by Hugo Calligaro, Christine Coutanson, Raymond P. Najjar, Nadia Mazzaro, Howard M. Cooper, Nasser Haddjeri, Marie-Paule Felder-Schmittbuhl, Ouria Dkhissi-Benyahya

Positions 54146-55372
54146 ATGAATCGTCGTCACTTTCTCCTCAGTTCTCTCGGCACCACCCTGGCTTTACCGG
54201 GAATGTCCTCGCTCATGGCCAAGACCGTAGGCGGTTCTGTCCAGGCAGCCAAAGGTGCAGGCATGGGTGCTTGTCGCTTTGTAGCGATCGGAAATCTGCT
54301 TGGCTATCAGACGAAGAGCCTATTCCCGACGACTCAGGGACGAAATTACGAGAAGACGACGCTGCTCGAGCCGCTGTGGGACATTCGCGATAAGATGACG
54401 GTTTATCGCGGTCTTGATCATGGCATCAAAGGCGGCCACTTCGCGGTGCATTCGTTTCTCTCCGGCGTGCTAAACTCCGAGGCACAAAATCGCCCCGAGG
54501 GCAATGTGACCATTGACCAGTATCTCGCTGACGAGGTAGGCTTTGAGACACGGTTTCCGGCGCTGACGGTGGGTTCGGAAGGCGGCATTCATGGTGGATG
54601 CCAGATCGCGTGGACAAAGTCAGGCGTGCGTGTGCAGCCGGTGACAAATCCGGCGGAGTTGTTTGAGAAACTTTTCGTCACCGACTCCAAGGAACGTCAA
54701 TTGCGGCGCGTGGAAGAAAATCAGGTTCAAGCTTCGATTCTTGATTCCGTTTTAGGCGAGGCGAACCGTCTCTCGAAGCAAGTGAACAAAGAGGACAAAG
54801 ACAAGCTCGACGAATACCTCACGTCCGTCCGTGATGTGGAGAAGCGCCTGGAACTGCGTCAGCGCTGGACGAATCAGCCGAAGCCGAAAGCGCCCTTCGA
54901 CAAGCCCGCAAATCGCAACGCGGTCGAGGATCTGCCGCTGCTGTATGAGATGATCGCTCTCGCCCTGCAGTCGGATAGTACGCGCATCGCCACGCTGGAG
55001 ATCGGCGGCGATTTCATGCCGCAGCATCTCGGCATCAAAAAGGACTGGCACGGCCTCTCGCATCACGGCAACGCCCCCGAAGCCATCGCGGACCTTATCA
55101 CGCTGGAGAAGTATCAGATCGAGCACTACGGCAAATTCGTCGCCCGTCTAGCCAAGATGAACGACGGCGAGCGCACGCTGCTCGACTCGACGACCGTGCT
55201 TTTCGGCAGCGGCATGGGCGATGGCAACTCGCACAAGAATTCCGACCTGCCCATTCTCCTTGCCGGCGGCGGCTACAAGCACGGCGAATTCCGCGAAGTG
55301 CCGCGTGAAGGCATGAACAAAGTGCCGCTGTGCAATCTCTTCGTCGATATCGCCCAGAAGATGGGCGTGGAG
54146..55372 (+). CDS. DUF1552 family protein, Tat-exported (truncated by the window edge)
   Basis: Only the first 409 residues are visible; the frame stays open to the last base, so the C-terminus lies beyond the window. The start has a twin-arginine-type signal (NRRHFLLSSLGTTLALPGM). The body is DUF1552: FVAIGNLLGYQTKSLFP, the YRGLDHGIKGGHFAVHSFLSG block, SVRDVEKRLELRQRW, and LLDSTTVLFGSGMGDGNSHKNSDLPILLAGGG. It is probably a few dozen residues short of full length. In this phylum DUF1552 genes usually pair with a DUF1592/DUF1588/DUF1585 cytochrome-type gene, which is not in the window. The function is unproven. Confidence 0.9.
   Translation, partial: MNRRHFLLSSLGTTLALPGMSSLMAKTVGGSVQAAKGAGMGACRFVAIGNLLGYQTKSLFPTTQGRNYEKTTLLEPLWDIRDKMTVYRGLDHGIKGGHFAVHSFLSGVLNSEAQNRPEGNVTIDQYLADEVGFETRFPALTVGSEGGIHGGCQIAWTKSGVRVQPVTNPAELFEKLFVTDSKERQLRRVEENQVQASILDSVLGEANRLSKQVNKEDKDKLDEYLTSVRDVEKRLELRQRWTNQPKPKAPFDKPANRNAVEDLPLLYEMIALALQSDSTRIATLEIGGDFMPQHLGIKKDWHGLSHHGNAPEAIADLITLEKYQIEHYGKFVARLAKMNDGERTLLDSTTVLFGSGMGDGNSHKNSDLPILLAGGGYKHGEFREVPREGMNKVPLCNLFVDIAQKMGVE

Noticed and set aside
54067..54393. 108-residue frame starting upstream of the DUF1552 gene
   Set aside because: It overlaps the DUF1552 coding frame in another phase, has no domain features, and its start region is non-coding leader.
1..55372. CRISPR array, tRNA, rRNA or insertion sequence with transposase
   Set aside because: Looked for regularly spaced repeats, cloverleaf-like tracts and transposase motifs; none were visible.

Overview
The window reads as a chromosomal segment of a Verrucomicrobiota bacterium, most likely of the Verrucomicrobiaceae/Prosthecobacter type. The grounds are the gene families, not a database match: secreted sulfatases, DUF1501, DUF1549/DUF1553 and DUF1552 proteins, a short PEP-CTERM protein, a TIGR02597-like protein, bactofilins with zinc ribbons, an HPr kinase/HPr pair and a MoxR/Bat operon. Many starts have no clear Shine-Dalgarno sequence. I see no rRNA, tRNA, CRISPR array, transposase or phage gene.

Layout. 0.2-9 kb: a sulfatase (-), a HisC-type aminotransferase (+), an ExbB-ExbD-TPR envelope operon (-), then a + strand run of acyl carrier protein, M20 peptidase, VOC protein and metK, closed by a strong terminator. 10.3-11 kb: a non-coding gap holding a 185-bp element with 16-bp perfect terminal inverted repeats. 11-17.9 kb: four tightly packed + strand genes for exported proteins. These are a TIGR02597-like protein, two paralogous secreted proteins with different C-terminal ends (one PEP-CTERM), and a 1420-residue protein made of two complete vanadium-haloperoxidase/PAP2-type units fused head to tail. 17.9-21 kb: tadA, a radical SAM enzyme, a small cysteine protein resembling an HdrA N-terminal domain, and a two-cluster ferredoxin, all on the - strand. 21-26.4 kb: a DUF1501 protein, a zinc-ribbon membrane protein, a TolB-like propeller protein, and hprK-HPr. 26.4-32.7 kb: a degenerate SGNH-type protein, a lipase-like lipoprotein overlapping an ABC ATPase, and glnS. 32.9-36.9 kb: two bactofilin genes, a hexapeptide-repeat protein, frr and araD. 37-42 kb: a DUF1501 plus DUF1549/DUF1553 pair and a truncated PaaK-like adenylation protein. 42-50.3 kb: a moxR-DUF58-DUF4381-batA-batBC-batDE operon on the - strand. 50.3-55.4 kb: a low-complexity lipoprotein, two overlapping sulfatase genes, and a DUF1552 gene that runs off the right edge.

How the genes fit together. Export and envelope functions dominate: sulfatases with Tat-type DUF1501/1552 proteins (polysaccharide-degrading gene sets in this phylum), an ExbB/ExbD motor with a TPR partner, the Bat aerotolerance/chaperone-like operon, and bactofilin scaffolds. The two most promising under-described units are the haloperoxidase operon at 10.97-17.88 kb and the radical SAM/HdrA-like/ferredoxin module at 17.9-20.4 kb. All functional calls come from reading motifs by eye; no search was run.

While rods, cones, and intrinsically photosensitive melanopsin-containing ganglion cells (ipRGCs) all drive light entrainment of the master circadian pacemaker of the suprachiasmatic nucleus, recent studies have proposed that entrainment of the mouse retinal clock is exclusively mediated by a UV-sensitive photopigment, neuropsin (OPN5). Here, we report that the retinal circadian clock can be phase shifted by short duration and relatively low-irradiance monochromatic light in the visible part of the spectrum, up to 520 nm. Phase shifts exhibit a classical photon dose-response curve. Comparing the response of mouse models that specifically lack middle-wavelength (MW) cones, melanopsin, and/or rods, we found that only the absence of rods prevented light-induced phase shifts of the retinal clock, whereas light-induced phase shifts of locomotor activity are normal. In a “rod-only” mouse model, phase shifting response of the retinal clock to light is conserved. At shorter UV wavelengths, our results also reveal additional recruitment of short-wavelength (SW) cones and/or OPN5. These findings suggest a primary role of rod photoreceptors in the light response of the retinal clock in mammals.